Clif Louis now has something to show for the years he spent asking his neighbor if she’d sell.
Last week, the owner of The Vineyard Wine Shop in Cherry Creek, along with his wife Rosella, purchased the retail building next to his shop from the estate of Ginny Williams, the late art collector and philanthropist, for $3.3 million.
“When she passed away, the lawyer kind of came to me as a sort of first right of refusal, because Ginny and I had been talking for about 15 years,” Louis said.
Louis isn’t moving the wine shop, which is at 261 Fillmore St. Instead, the building at 269-299 Fillmore St. — which Williams used to store and display artwork — will be added to the collection of retail properties he already owns in Cherry Creek.
Williams’ staff is leasing it back for a time, and then Louis will set out to find a new tenant.
Williams and her late husband Carl made a fortune as pioneers of the cable industry. Since her death in September 2019, Williams’ former home in Hilltop has sold for $3.5 million, and a portion of her art collection has fetched tens of millions.
Louis said he believes Williams would be happy to see him buy her building at 3rd and Fillmore.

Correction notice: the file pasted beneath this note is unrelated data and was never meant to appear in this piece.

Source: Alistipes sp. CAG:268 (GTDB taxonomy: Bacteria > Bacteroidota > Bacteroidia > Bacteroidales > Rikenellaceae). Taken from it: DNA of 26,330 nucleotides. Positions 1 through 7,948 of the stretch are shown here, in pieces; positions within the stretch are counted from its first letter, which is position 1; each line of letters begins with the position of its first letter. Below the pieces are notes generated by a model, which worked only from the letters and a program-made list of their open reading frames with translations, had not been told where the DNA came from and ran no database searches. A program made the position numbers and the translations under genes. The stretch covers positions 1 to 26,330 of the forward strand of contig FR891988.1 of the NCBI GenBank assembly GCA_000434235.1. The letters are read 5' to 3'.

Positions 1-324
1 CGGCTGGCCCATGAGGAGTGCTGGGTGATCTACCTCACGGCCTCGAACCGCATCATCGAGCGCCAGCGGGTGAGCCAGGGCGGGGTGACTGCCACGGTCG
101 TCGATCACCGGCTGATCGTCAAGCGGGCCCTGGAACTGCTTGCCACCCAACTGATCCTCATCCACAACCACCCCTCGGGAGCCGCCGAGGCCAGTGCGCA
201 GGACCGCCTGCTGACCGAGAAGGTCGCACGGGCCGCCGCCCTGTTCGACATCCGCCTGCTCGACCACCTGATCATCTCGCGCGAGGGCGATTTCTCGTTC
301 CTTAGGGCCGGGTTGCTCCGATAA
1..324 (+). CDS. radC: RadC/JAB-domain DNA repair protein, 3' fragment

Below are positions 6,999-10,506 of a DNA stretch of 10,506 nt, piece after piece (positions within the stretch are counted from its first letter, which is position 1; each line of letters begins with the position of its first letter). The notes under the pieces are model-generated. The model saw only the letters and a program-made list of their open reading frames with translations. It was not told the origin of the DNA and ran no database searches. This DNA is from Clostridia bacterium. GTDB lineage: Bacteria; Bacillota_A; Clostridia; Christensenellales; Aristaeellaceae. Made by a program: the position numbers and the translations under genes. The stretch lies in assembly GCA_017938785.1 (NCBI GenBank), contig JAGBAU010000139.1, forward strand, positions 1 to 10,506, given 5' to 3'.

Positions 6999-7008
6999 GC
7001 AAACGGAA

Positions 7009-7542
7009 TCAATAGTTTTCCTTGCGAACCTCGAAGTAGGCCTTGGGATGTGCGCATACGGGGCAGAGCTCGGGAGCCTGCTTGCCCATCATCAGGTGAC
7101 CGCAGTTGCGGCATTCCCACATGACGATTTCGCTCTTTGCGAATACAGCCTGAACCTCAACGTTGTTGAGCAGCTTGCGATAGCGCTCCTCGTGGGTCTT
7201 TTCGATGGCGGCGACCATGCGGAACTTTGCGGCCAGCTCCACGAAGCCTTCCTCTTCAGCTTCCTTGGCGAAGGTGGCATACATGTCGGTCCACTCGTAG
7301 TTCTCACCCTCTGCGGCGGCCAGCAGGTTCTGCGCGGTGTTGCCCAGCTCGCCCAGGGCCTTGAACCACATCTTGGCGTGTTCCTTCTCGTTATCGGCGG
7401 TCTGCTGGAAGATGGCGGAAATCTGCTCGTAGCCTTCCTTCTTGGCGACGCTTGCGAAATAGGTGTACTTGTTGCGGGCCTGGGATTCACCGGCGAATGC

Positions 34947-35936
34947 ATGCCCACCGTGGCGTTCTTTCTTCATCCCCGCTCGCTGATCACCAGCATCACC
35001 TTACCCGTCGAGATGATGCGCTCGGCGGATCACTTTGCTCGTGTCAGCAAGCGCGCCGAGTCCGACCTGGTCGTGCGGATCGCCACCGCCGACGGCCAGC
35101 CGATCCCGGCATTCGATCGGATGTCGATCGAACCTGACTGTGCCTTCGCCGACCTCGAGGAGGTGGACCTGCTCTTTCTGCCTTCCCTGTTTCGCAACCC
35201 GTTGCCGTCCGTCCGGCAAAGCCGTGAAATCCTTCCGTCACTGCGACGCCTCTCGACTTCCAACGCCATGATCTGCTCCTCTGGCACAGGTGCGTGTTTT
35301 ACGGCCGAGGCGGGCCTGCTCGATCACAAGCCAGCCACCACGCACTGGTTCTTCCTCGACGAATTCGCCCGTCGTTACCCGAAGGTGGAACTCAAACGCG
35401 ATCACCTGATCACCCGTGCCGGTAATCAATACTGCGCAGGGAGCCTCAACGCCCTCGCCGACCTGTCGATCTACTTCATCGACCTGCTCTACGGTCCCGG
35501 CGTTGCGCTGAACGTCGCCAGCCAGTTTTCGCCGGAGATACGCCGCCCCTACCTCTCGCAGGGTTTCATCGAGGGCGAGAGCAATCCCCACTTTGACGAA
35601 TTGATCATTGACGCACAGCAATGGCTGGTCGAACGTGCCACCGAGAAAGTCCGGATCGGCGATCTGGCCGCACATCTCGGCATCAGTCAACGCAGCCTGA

“She was not a big developer, and I’m not a developer,” he said. “She didn’t want to see it torn down and go to seven stories.”
The Vineyard Wine Shop opened in 1971. Louis, now 65, purchased the business in the early 1980s, after working at the store for a year.
“My father always loved wine,” he said. “He got stationed in France and fell in love with wine … We always had wine at dinner.”
Since the late 1990s, Louis and his wife have gradually built up a sizable Cherry Creek retail portfolio. He owns the buildings where The Brass Bed, Revampt and White Peacock operate — all three of which are owned by family members — along with Pink Nails and Spa, Denver Darling Boutique, Nora’s Retro and Pasty Republic. He also bought The Vineyard’s real estate in 2008.
“We’re pretty entrenched in Cherry Creek,” Louis said.
The Fillmore Street building has about 4,000 rentable square feet on the ground level, as well as about 2,000 square feet of basement space, Louis said. It sits on a 8,540-square-foot lot.
Louis hopes to find a tenant that will draw a little more foot traffic than the gallery did. He doesn’t usually hire a broker; putting up a for-rent sign is typically enough, given his buildings tend to be older and thus rents tend to run less than elsewhere in Cherry Creek. But things might be more challenging given COVID, he said.
Asked about retiring, Louis said he doesn’t need to because, “I really can goof off a lot.” Staff run The Vineyard day-to-day. He has time to golf and hunt. He’s also a pilot.
“Kiteboarding is my new sport,” he said.
While Cherry Creek has changed since Louis bought The Vineyard, the evolution has made sense, he said. Of course, he’s also managed to get a stake in it.
“Certainly, I prefer the mom and pop,” he said. “But with me owning all this real estate I’d be silly to want the way things were.”